ETHNews recently covered arbitration claims levied at telecommunication companies AT&T and T-Mobile by Silver Miller, a law firm that advocates for crypto investors. The firm's filings claimed that the companies had failed to protect customers from SIM swapping hacks.
Yesterday, November 20, such a hacker was arrested in Manhattan. Nicholas Truglia has reportedly been charged with SIM-swapping $1 million in crypto from San Franciscan Robert Ross and targeting six more Silicon Valley executives.
A SIM-swapping hack occurs when a hacker convinces cell phone company representatives to port another customer's phone number to the hacker's phone, potentially giving the thief access to the victim's email, banking, and investment accounts. This is the method Truglia allegedly used to steal a combined $1 million from Ross' Coinbase and Gemini accounts, as reported by The New York Post.
Allegedly, Truglia then converted the stolen money into cryptocurrency and stored it in his own wallet. Ross was not his only target, however. Erin West, deputy district attorney for Santa Clara, noted that Truglia's would-be victims included the CEO of the blockchain storage service 0Chain, a vice president of Hall Capital Partners, and the co-founder of the startup SMBX.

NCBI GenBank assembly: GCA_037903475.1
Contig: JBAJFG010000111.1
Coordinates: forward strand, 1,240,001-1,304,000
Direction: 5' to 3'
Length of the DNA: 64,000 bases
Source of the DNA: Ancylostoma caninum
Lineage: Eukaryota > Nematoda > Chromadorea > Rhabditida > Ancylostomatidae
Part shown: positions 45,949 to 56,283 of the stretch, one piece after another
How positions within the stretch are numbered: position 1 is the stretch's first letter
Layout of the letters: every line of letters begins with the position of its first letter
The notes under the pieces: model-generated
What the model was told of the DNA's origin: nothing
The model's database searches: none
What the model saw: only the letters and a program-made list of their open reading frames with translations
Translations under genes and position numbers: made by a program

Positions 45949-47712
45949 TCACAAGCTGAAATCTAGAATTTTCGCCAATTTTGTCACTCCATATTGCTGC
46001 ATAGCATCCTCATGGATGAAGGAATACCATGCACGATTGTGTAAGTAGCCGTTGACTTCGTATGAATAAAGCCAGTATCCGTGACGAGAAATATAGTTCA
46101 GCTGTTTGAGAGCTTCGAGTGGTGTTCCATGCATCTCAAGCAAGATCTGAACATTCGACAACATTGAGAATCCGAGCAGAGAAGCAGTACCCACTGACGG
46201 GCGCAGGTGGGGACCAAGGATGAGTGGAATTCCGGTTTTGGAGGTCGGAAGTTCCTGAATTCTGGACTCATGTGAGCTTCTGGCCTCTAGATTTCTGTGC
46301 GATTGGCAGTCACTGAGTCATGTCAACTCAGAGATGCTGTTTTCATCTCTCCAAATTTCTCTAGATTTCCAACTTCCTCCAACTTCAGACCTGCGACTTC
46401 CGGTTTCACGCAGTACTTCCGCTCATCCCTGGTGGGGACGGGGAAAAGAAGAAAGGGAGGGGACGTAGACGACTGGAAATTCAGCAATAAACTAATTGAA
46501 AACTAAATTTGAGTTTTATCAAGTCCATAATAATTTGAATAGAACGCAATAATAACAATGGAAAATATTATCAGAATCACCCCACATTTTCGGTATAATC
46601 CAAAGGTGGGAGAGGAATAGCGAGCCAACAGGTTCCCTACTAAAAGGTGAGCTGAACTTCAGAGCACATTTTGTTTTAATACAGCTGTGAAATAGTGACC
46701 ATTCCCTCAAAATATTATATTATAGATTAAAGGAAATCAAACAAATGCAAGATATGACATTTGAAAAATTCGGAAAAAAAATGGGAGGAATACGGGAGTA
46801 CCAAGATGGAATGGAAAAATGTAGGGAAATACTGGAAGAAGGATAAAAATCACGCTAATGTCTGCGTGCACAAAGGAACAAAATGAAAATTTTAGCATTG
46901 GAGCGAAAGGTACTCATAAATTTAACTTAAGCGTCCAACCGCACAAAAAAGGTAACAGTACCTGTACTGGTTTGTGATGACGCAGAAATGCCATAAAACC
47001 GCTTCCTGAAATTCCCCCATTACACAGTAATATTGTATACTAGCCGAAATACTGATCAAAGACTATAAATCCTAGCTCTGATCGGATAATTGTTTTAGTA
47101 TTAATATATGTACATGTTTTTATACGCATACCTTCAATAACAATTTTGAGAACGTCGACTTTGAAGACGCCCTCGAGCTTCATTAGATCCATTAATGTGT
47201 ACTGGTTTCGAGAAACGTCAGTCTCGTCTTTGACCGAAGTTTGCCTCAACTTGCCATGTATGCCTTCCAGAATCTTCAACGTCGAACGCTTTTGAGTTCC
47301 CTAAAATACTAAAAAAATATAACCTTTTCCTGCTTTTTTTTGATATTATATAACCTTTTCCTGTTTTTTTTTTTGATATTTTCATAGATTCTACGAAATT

Federal agents were able to recover $300,000 in stolen funds from a hardware wallet found in Truglia's apartment. The Manhattanite faces 21 felony counts.
The Boy Who Cried Crypto?
Strangely enough, this isn't the first time Truglia has been in the headlines for crypto-related thievery. In September of this year, the Post reported that Truglia had filed claims against four of his friends, stating that they had demanded he "provide [them] with login information for his cryptocurrency account while holding his head underwater in the bathtub, punching him in the stomach and throwing hot wax on him." The account apparently held $1.2 million in bitcoin.
Each of the four friends were charged with second-degree burglary and released on bail. They are due back in court on March 14 to find out whether they will be indicted. The Post quoted Truglia at the time as saying, "It's pretty common for people to target people who have a lot of cryptocurrency."